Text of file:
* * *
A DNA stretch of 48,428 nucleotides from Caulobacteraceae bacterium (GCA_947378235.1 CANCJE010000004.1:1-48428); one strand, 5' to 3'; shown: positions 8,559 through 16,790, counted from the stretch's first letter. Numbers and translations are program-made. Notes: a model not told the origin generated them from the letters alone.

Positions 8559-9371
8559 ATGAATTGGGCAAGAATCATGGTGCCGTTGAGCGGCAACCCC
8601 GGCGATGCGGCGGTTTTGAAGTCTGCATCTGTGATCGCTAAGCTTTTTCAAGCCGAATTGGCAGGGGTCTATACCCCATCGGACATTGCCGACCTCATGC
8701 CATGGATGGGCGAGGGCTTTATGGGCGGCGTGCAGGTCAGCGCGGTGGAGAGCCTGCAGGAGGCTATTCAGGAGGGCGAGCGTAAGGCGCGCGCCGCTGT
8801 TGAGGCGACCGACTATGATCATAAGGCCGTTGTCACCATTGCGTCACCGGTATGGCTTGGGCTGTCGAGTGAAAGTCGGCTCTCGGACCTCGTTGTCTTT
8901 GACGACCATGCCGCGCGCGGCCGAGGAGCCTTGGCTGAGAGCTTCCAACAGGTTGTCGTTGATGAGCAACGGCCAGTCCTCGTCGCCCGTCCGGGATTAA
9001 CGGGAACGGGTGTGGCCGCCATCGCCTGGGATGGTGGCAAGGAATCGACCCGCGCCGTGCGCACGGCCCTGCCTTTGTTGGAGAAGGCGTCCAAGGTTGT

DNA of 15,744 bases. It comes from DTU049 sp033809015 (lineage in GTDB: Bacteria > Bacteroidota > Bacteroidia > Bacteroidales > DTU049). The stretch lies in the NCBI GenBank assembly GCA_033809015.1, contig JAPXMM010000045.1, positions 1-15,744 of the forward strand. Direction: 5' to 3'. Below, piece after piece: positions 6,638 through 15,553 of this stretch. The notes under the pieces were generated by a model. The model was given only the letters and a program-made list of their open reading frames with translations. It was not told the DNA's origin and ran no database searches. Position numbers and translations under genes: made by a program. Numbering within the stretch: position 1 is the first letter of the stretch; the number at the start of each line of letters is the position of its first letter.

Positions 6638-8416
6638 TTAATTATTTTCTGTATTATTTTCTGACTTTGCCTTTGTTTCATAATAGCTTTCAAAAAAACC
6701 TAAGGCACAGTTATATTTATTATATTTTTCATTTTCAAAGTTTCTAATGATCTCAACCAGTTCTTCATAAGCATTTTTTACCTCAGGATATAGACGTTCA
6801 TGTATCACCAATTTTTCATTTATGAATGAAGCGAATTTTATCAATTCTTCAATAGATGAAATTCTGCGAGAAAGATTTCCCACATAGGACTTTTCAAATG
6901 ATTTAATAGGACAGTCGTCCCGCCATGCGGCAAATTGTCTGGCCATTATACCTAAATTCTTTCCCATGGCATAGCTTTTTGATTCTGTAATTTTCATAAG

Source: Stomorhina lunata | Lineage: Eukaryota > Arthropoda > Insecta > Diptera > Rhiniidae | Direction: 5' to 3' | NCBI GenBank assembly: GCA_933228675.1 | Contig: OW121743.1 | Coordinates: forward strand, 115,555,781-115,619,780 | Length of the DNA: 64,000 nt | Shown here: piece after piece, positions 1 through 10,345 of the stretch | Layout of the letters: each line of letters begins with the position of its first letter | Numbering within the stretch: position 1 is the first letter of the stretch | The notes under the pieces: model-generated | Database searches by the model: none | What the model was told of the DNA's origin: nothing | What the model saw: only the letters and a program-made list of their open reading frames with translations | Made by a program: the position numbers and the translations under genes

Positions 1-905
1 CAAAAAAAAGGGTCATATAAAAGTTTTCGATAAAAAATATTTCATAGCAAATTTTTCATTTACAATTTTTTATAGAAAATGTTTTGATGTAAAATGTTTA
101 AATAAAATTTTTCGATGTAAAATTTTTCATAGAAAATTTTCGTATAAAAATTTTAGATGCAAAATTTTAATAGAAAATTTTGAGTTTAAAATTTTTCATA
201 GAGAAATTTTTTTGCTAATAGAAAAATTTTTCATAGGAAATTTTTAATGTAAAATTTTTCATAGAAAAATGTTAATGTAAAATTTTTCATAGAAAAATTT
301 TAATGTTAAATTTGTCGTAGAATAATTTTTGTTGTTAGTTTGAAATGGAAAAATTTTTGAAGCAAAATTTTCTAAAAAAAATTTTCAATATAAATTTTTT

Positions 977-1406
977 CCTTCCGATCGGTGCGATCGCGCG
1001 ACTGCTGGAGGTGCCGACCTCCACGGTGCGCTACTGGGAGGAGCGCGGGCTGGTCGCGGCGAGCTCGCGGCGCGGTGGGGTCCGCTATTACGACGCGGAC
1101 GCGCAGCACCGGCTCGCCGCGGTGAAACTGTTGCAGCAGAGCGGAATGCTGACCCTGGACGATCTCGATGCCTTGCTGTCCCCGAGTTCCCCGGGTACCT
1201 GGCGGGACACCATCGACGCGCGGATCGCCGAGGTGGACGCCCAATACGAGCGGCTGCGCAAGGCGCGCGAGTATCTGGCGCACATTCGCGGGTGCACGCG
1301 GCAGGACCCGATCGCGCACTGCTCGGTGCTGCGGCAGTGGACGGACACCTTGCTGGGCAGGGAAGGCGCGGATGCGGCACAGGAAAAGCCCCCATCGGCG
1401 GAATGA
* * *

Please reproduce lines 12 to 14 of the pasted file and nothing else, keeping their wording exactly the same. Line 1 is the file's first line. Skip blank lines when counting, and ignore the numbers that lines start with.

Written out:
6701 TAAGGCACAGTTATATTTATTATATTTTTCATTTTCAAAGTTTCTAATGATCTCAACCAGTTCTTCATAAGCATTTTTTACCTCAGGATATAGACGTTCA
6801 TGTATCACCAATTTTTCATTTATGAATGAAGCGAATTTTATCAATTCTTCAATAGATGAAATTCTGCGAGAAAGATTTCCCACATAGGACTTTTCAAATG
6901 ATTTAATAGGACAGTCGTCCCGCCATGCGGCAAATTGTCTGGCCATTATACCTAAATTCTTTCCCATGGCATAGCTTTTTGATTCTGTAATTTTCATAAG